The Bikes of Wrath

Alhambra - Keswick

Synopsis

The Bikes of Wrath tells the story of five Australian friends as they attempt to cycle 2600 kilometres from Sallisaw, Oklahoma, to Bakersfield, California in honour of the mighty westward migration undertaken by ‘The Grapes of Wrath’s’ Joad family. Armed with an inordinate amount of self-belief, the cyclists set-off on their 30-day adventure with no training, no support vehicle, and as one member puts it best, ‘no real idea’. Burdened with trailers, musical instruments, and camera equipment, the group set themselves the additional challenge of surviving on $420 (the modern-day equivalent of the Joads’ $18 in the 1930s) and whatever their musical performances yield. Riding 90 kilometers a day, the journey along America’s iconic route 66 takes them from the farmlands of Oklahoma to the blistering Mojave desert and countless places in-between; the diversity of landscapes only matched by the assortment of characters met along the way. It is through these chance encounters with everyday Americans that the cyclists expand on the novel’s central themes: migration, inequality and the perceived land of opportunity. The group explores whether America has progressed since the book was written, discussing the wealth gap, immigration, and the American Dream. These vastly different small-town characters quickly become the central focus of the film, as well as integral to the group’s success; letting the cyclists into their homes, lives, and demonstrating the startling parallels of ‘The Grapes of Wrath’ eighty years after its publication. The Bikes of Wrath uncovers a deep insight into the human spirit and shines a positive light on America at a time when the world needs it most; all rolled into a unique, funny and life-affirming observational documentary filled with adventure, literature, music, and human connection.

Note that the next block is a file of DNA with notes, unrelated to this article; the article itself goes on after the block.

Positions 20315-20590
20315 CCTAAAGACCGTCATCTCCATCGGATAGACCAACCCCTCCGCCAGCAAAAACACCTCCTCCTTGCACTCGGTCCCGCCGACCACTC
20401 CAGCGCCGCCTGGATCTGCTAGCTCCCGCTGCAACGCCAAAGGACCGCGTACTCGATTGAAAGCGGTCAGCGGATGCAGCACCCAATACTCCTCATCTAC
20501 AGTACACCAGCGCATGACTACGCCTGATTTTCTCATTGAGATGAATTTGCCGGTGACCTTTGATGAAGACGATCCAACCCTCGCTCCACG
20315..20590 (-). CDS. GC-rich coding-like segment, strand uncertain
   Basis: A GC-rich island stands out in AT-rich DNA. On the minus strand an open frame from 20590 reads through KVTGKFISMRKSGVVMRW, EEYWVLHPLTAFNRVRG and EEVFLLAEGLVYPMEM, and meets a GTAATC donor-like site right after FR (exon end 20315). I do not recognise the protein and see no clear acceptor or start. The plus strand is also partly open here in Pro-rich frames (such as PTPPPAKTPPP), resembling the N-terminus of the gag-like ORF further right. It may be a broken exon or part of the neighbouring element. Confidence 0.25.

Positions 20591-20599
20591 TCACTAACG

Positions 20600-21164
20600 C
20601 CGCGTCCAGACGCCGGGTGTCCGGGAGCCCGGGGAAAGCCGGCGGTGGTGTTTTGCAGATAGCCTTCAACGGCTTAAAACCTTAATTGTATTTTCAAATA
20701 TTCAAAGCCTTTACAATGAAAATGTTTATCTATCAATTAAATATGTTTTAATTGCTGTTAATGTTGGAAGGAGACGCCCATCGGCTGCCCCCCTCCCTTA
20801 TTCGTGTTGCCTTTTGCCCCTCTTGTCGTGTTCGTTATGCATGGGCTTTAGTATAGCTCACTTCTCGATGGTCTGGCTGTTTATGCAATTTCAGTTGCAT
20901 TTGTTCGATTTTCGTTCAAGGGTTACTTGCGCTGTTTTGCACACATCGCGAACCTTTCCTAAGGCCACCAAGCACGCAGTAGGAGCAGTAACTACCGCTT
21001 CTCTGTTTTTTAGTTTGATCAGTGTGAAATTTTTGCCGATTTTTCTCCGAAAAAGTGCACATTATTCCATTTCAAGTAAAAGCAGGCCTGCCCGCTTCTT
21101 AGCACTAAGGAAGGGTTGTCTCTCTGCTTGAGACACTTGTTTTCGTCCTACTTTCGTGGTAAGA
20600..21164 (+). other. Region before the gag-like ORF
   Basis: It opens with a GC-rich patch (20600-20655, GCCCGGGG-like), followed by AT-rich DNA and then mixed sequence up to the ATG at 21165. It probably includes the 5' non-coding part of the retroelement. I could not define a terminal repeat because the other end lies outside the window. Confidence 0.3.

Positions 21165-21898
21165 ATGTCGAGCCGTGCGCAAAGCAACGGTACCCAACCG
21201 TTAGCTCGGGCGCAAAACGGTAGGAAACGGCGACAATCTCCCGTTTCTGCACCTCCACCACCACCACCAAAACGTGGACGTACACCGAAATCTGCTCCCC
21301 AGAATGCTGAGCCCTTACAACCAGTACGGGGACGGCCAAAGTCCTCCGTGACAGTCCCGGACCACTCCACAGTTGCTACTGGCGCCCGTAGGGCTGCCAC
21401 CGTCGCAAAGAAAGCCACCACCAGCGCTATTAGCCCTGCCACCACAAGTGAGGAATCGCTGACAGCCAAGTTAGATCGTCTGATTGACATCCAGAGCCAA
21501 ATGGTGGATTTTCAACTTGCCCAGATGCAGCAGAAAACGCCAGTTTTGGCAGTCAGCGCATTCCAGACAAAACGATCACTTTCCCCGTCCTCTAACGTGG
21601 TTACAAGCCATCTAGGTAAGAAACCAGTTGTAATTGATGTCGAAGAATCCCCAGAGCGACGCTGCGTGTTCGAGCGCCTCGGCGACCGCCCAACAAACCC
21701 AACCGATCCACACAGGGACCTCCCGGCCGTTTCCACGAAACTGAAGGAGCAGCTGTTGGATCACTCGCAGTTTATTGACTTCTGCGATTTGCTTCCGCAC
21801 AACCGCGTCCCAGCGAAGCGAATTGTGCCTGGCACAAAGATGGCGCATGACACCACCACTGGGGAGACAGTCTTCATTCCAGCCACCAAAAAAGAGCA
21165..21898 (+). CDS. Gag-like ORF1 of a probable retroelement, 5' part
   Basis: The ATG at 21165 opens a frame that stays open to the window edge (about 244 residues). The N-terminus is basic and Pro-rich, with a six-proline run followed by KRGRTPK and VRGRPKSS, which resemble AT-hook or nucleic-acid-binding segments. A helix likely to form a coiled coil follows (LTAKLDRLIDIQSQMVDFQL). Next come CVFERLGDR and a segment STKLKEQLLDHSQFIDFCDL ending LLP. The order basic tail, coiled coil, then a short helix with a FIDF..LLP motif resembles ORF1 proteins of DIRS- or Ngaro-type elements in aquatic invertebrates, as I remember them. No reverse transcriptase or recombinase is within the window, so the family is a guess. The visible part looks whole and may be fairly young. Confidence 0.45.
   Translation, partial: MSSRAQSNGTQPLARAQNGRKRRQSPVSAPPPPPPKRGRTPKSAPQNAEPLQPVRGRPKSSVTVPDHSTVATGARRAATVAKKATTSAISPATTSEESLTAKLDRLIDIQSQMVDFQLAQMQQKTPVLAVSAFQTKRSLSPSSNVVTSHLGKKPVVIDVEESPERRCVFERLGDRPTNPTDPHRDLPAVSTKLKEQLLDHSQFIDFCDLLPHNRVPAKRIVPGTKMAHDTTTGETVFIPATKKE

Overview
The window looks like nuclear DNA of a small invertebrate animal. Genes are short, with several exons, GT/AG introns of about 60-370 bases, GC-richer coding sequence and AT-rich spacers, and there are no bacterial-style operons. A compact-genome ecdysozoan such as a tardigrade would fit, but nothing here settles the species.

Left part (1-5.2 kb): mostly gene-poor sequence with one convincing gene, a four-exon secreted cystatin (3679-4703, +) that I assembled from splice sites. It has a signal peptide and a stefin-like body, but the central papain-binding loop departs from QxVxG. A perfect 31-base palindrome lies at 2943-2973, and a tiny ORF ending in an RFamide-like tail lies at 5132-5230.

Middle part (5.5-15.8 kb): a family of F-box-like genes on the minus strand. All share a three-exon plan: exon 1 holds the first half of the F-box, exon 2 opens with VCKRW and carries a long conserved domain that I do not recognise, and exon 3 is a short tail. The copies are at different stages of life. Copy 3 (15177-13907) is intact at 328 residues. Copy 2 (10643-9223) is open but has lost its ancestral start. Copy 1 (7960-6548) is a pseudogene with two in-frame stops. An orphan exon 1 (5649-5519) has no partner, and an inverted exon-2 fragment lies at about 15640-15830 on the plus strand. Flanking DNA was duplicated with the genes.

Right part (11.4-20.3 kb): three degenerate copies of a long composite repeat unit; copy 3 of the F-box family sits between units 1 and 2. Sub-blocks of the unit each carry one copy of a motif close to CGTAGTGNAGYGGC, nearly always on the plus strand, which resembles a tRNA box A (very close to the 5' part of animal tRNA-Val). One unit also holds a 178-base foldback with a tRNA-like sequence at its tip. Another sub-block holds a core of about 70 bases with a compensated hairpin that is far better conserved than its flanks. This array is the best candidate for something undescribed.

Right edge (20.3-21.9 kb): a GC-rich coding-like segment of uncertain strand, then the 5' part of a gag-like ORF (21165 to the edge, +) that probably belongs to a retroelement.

Duration:
80 min
Genres:
Documentary
Director:
Cameron Ford, Charlie Turnbull
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Alhambra - Keswick

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